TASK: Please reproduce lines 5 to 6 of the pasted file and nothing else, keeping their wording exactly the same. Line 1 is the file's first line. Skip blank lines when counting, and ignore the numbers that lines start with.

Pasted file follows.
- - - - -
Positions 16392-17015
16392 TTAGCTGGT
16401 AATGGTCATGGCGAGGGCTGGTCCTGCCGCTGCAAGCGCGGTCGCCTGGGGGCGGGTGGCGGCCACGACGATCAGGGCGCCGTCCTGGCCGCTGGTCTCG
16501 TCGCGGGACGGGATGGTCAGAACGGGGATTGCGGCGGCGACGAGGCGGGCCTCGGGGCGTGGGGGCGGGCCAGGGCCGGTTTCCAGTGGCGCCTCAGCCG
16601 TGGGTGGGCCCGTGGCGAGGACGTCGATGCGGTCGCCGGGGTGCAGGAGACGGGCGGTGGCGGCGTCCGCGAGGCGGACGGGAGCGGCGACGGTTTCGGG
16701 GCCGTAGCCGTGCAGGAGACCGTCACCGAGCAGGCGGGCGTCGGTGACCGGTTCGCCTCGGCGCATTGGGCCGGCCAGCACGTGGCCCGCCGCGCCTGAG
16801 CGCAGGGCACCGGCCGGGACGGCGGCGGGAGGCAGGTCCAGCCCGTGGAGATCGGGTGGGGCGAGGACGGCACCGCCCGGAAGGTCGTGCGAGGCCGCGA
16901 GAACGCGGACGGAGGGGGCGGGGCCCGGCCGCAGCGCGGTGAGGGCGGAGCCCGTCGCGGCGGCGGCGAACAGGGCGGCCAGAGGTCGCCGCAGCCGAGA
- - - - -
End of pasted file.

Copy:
16601 TGGGTGGGCCCGTGGCGAGGACGTCGATGCGGTCGCCGGGGTGCAGGAGACGGGCGGTGGCGGCGTCCGCGAGGCGGACGGGAGCGGCGACGGTTTCGGG
16701 GCCGTAGCCGTGCAGGAGACCGTCACCGAGCAGGCGGGCGTCGGTGACCGGTTCGCCTCGGCGCATTGGGCCGGCCAGCACGTGGCCCGCCGCGCCTGAG